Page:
Tennessee: Yep! Unfortunately, they don't teach Latin as a core subject in school anymore. Otherwise, both sides of the issue would know stare decisis means "let the decision stand," not "let the law be paralyzed."

Unknown said...

T_Rav: I love that quote. Scalia, being a brilliant jurist, read the whole document and realized that it was simple, but not easy. I've mentioned before that I was a gun-control proponent (not anti-gun) until I actually had to deal with the issue. After reading the Second Amendment, the applicable portions of the Federalist Papers and other sources about the debates at the time of its adoption, my view had changed 180 degrees. I had "actually read the thing." Too bad the Democrats and other liberals haven't bothered to do that.

Unknown said...

Tehachapi Tom. The parallel to the Biblical admonition not to build your house upon the sand has often occurred to me whenever I've tried to explain to a liberal (or some poor, confused law student) that the Constitution is that foundation of rock.

My favorite example of completely misunderstanding the foundational nature of the Constitution was when presidential candidate (and former Massachusetts attorney general) John Kerry said "If I am elected president, I will interpret the Constitution according to prevailing law." Typical "progressive." That's exactly backwards, and it's the reason we have suffered from so many horrendous decisions that simply fly in the face of the clear meaning of the foundational document.

AndrewPrice said...

The whole concept of a living document is obscene. It's a contract, a compact, a deal that establishes the rules under which our government is run. If the government can change those rules at will, then they are not rules, they are pretend rules meant to make us think that our government has not become an all-power creature. Moreover, liberals are as usual wrong about the need for the Constitution to morph to meet changing conditions -- it has mechanisms that allow it to be changed. . . they just find those too hard to use because they can't convince the rest of us to make those changes -- which is the exact reason they shouldn't be allowed to make changes.

Unknown said...

Andrew: There you go again with that pesky logic. What is a contract or a Constitution compared to a government doing the right thing, no matter what? LOL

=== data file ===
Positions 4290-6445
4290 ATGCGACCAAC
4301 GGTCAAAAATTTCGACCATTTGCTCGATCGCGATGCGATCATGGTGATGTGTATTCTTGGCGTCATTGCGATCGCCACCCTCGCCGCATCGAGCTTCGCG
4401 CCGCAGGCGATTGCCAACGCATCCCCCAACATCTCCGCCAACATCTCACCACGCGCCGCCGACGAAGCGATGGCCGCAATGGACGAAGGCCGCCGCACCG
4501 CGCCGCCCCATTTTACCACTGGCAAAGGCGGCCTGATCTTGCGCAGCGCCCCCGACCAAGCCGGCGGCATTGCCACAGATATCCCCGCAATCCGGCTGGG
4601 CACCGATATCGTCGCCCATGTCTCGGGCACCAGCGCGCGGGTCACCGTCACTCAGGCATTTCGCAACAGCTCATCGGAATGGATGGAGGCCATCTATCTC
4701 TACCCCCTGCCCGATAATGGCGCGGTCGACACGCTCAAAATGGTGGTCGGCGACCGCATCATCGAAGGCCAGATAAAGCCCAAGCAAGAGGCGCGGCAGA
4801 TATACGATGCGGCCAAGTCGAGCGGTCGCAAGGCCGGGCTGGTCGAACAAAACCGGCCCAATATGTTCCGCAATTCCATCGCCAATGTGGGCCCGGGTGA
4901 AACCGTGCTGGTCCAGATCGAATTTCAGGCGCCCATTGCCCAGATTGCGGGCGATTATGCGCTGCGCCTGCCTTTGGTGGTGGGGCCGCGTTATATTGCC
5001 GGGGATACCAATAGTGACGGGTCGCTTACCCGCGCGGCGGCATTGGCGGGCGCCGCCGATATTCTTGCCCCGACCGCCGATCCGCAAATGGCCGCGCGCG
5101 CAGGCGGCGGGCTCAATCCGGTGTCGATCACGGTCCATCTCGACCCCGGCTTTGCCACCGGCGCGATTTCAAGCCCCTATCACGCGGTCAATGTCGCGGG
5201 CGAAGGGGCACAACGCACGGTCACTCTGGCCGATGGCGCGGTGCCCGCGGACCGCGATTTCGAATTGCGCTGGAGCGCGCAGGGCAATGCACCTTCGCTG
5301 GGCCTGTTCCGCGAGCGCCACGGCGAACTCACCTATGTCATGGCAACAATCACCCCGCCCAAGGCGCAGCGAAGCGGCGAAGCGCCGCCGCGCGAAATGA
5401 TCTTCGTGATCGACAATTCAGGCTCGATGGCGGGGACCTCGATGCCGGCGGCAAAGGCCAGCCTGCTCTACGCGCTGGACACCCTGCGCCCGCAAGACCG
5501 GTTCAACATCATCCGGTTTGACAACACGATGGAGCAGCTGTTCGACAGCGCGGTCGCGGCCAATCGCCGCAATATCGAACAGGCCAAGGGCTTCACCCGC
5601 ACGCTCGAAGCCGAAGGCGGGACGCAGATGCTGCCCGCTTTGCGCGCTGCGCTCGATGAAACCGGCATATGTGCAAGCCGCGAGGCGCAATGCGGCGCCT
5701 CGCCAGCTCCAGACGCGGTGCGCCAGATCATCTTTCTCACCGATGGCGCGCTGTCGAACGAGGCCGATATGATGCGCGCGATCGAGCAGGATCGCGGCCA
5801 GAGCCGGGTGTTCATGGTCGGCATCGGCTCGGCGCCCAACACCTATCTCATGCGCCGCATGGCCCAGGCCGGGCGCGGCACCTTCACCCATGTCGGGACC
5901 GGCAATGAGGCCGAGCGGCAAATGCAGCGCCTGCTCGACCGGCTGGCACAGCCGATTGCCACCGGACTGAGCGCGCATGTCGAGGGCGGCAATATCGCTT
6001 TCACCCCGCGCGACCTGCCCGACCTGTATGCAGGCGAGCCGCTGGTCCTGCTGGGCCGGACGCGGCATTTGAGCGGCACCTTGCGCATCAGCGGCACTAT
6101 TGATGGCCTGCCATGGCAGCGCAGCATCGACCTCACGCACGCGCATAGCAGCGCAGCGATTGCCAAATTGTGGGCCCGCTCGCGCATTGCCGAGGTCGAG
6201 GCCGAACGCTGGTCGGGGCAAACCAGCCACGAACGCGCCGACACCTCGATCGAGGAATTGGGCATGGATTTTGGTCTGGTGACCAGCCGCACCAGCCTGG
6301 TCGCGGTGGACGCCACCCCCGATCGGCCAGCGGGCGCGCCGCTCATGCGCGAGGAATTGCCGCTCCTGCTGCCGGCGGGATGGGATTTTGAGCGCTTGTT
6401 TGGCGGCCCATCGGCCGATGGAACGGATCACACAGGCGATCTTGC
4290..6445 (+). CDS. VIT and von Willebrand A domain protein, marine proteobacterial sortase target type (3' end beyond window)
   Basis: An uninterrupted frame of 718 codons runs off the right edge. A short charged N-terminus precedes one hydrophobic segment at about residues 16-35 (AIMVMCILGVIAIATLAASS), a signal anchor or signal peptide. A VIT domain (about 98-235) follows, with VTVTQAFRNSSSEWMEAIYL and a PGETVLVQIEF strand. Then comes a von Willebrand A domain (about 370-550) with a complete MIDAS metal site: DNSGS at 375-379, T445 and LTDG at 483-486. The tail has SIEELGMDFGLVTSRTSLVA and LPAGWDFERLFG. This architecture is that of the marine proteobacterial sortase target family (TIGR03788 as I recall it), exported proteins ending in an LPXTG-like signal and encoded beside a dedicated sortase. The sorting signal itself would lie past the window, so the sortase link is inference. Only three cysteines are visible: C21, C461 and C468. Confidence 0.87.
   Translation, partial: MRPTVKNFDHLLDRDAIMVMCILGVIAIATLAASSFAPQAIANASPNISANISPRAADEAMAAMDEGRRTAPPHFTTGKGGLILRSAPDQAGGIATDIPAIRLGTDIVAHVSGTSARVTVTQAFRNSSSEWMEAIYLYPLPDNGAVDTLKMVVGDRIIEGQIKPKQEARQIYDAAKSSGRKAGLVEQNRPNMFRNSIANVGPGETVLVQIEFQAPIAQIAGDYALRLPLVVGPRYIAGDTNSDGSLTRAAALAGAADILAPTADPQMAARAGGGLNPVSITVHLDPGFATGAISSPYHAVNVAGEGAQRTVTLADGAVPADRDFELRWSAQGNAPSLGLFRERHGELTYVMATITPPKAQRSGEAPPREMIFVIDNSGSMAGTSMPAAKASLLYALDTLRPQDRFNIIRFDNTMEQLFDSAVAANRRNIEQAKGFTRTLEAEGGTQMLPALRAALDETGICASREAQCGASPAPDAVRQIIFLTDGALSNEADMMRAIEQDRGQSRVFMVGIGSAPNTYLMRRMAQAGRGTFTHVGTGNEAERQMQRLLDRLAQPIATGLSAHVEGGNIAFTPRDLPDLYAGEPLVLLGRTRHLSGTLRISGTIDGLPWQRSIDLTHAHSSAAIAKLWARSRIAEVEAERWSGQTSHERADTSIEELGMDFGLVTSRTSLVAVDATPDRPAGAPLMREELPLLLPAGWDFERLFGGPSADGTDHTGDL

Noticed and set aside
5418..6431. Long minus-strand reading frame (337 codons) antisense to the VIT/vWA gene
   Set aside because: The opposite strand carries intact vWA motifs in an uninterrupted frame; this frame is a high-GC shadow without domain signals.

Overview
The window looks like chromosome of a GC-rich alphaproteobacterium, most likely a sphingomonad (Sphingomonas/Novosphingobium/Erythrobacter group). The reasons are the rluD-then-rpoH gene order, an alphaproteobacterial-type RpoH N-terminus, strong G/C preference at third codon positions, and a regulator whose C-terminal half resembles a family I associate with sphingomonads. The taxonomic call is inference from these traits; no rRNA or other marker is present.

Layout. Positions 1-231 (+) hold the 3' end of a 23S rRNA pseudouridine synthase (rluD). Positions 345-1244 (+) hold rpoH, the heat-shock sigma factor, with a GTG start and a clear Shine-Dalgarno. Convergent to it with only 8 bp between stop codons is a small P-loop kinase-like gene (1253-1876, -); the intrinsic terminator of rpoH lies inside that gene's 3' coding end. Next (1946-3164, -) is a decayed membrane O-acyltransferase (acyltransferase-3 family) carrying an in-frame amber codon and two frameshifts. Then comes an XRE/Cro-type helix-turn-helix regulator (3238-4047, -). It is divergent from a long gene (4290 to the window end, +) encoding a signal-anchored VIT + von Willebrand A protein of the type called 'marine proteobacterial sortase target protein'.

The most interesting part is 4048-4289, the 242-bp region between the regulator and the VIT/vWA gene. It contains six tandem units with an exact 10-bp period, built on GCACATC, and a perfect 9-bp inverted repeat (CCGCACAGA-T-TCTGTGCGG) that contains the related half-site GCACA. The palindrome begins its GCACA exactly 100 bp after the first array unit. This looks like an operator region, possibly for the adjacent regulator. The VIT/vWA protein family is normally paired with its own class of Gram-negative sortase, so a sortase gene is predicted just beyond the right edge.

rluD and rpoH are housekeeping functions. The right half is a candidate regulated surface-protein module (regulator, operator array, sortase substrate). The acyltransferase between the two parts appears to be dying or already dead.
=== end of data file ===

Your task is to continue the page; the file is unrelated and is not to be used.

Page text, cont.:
rlaWTX said...

I took ConLaw in college (Govt major) with one of the most conservative classes they'd had to deal with (and the profs took it well, regardless of being 60 Berkley/UCLA grads). I wish I knew then what I know now! We were a tad rowdy then (being skeptical - great def the other day BTW), but now...!!!! Most of us have gotten more conservative and more vocal and a lot more educated...

oh and I liked "not 'let the law be paralyzed.'"

Andrew - the paper: sub-par. too much info, too little time (my fault). hopefully will help lead to a above par thesis in a couple of years, though. Thanks!!!

AndrewPrice said...

rlaWTX, Thanks! I thought it was a good definition!

Sorry to hear about your paper. Hopefully your thesis will be super!

StanH said...

I’ll keep it simple, “kick ass Lawhawk!” That was great! You quite nicely obliterated, the living Constitution horse crap. Think of the vile audacity of someone as vacuous as a Nancy Pelosi, questioning the brilliance of the Founders, by responding , “are you serious?” Think of the absurd comparison of a James Madison, or a Thomas Jefferson too SanFran Nan…barf. And like Andrew said, the Constitution is a binding contract, and like any contract should be treated as such. I really do despise our current crop of Washington weasels. Great read Lawhawk.

Unknown said...

Stan: Thanks. What can I say? San Fran Nan learned her Constitution from Harry Reid. That's like the blind leading the stupid.